The latest National Housing Market Index (NHMI), curated by AEI International Center on Housing Risk and based on home sales count, stood at 113 in for the third quarter—up from 110 in Q3 2015. The Q3 2016 NHMI covers over 21 million home purchase transactions dating back to the fourth quarter of 2012.
Volume has risen by 6.6 percent over the past two years, and strong demand accounted as the primary growth factor in the institutional financed loan market. According to the report, purchase loan volume has equaled 1.1 million loans, which is up 3.9 percent from 2015. The report also stated that loan volume is up 24.5 percent compared to 2013. However, cash sales have continued to spiral downward, with purchase transactions without financing totaling 440,000, which is down 1.4 percent from 2015.
Mark Fleming, Chief Economist at First American, and Ed Pinto, Co-Director of AEI’s International Center on Housing Risk, said, “Volume by non-institutionalized lenders remained unchanged from four quarters ago totaling 55,000 sales. These transactions have remained remarkably flat at around 4 percent of all transactions over the past three years.”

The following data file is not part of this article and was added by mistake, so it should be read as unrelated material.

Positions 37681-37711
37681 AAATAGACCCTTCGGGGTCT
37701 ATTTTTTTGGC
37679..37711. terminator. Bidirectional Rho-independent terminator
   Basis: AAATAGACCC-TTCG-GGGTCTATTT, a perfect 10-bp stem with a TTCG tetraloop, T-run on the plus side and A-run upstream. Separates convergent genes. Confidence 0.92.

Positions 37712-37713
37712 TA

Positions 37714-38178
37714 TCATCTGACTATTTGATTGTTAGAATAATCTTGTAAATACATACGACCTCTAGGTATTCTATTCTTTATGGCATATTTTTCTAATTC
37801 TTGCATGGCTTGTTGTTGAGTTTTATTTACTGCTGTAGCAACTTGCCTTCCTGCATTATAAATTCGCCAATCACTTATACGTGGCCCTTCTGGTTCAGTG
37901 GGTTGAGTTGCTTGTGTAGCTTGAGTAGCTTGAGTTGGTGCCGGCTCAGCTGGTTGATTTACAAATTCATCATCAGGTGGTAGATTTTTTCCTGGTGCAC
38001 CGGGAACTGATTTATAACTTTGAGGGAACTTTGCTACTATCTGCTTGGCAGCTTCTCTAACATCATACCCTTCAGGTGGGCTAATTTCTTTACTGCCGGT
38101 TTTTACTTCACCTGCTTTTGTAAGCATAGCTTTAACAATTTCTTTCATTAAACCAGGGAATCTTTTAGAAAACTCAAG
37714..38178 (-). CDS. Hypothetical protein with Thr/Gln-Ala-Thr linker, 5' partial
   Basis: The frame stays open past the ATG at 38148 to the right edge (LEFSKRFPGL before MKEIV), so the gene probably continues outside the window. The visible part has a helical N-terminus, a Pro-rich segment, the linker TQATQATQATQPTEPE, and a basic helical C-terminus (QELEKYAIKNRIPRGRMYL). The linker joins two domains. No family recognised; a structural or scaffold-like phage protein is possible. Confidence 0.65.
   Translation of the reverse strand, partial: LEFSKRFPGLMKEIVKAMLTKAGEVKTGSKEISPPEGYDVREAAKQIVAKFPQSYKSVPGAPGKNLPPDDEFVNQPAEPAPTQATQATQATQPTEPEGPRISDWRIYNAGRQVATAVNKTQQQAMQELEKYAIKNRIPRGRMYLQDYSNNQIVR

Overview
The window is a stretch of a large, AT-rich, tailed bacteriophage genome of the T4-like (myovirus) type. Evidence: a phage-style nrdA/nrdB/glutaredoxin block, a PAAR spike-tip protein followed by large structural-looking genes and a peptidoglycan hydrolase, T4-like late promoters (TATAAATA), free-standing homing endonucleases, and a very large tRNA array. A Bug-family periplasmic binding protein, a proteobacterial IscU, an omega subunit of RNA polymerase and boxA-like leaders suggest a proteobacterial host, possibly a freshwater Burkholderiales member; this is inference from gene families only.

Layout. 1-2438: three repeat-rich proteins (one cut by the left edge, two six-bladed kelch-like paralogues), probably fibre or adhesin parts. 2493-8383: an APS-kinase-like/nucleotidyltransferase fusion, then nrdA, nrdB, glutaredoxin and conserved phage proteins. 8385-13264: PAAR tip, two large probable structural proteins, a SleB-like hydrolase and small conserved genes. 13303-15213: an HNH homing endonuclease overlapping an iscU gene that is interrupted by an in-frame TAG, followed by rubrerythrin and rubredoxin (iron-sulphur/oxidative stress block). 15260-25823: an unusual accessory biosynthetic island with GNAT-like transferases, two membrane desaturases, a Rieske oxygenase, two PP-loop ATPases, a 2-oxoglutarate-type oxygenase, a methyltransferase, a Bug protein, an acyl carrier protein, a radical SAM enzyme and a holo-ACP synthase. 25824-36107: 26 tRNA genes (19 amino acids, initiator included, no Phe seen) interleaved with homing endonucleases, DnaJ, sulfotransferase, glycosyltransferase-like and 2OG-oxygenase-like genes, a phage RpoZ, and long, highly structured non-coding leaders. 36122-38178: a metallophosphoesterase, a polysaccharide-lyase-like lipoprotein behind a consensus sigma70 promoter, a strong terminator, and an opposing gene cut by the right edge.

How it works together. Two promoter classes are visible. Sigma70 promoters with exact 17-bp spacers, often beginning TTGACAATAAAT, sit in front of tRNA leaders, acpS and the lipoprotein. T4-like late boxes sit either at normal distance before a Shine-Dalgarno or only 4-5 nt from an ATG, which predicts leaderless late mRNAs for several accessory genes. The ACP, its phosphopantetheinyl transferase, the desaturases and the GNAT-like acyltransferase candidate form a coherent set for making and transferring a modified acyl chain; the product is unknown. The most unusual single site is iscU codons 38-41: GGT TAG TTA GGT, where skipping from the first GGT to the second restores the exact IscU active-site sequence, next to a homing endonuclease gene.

Purchase loans also saw an increase in the latest index. The number of purchase loans came in at 124 in Q3, which is four higher compared to Q3 2015. The report cited the GSEs as the source of all of the growth in volume. With national primary owner purchase loan demand growing at a rate about five times faster than second home and investor demand, number of Primary Owner Purchase Loans increased to 127, which is an increase of five compared to Q3 2015.
With loans with government backing or government guarantee account for over 80 percent of the mortgage market, the report stated that the private market mostly focused on higher price segment, and government agencies occupy the mid- and lower price range. AEI noticed a shift in market share from large banks to nonbanks when filing for GSE loans, but not for FHA loans. For GSE purchase loans, large bank share remained at about 30 percent in Q3, which is down from 51 percent from Q1 in 2013. For FHA loans, large banks lost more market share, falling below 20 percent down from 63 percent down in 2012.
Fleming and Pinto cited solid job gains, low mortgage rates, and high and growing leverage to the growth of the national seller’s market. This, combined with the plentiful availability of highly leveraged agency guaranteed lending, is helping fuel continued high growth in real home prices.